Use Of Jail House Informants Could Be Investigated
Jailhouse informants have always been a part of the criminal justice system, usually a very seedy part. Recent events in Orange County, California serve as another example of how dangerous jailhouse informants can be. A group of legal scholars, former prosecutors and civil liberty advocates have called for the Justice Department to investigate Orange County’s use of jailhouse informants and the concealment of informant-related evidence from defense attorneys.
The controversial jail house informant evidence came to light during a capital murder trial when it was discovered the Orange County Sheriffs Office had a 25-year-old database that kept track of the positioning of informants among the cells of the county jail, including who ordered informants moved and why.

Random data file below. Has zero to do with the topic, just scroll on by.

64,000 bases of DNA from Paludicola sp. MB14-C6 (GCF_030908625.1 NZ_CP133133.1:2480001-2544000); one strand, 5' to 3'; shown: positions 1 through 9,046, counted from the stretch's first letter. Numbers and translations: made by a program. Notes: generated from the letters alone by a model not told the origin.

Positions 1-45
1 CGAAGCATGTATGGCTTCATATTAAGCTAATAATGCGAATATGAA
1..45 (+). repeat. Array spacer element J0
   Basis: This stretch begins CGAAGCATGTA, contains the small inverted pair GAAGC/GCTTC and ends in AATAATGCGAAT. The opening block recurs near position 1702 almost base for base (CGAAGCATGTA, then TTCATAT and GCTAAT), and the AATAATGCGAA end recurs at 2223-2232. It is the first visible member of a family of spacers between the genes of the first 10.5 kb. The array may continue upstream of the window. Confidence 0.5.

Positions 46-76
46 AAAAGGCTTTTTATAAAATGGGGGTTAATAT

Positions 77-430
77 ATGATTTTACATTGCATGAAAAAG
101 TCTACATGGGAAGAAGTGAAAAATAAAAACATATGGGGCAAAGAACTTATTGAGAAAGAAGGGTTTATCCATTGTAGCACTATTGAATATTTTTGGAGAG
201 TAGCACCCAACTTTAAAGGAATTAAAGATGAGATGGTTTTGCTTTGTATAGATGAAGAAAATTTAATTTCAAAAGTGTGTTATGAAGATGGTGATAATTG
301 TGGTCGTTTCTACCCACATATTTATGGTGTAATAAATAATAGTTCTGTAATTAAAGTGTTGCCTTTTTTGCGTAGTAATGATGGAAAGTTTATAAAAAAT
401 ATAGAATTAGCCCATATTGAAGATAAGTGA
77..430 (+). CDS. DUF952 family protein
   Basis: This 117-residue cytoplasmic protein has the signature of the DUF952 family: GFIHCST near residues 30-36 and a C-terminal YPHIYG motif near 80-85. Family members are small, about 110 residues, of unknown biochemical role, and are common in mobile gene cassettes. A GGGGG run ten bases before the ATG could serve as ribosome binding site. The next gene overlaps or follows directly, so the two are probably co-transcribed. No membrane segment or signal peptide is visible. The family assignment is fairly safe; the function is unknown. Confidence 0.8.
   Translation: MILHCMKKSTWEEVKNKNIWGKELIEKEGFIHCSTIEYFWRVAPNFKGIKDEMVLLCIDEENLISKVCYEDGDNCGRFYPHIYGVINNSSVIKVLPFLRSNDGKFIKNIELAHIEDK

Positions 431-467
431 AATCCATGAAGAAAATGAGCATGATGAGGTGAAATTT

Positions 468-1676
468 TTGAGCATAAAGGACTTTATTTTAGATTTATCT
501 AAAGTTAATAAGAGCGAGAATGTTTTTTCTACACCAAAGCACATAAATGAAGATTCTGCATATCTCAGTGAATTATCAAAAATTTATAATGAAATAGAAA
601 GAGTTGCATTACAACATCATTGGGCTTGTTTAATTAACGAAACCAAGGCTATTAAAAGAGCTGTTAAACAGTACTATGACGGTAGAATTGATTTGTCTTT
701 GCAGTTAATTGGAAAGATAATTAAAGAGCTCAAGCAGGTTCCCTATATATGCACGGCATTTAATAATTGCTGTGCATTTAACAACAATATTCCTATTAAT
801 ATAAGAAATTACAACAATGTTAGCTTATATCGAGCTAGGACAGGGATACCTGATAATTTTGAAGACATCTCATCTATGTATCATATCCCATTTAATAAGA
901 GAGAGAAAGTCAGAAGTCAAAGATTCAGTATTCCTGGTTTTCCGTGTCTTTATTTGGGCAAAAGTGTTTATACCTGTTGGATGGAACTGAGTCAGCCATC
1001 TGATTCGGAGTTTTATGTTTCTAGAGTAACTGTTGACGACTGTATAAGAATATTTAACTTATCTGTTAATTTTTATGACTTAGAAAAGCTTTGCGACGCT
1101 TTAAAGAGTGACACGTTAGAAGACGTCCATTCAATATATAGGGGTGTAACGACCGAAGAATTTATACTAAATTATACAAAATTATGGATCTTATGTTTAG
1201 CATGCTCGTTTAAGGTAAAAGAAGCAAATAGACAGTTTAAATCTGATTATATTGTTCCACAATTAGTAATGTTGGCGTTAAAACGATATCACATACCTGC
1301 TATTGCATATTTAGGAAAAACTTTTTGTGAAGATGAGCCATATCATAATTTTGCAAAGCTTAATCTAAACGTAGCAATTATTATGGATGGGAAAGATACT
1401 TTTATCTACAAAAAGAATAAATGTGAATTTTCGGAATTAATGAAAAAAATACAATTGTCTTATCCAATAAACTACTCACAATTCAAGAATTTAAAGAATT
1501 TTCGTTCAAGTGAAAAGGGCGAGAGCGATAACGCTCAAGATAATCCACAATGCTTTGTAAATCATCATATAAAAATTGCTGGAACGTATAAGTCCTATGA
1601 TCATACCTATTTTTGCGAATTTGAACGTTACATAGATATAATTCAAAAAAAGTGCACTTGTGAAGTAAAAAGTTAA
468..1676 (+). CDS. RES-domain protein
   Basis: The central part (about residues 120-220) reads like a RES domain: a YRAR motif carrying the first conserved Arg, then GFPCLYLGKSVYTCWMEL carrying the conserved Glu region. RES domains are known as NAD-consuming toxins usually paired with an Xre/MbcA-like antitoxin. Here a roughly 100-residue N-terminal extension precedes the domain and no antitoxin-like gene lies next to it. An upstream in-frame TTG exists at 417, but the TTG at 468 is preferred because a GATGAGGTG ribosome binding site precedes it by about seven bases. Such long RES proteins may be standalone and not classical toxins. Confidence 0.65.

It is illegal to use informants if they are acting as agents for enforcement or prosecutors. The problem occurs if the inmates targeted are represented by attorneys. At the point the defendants’ Fifth and Sixth Amendment rights (against self-incrimination, and knowing who your accusers are) would be violated. A jailhouse informant who is acting as an agent for the state is viewed as a law enforcement officer by the courts. Experts believe that hundreds of convictions could face possible reversal depending on how the investigation turns out.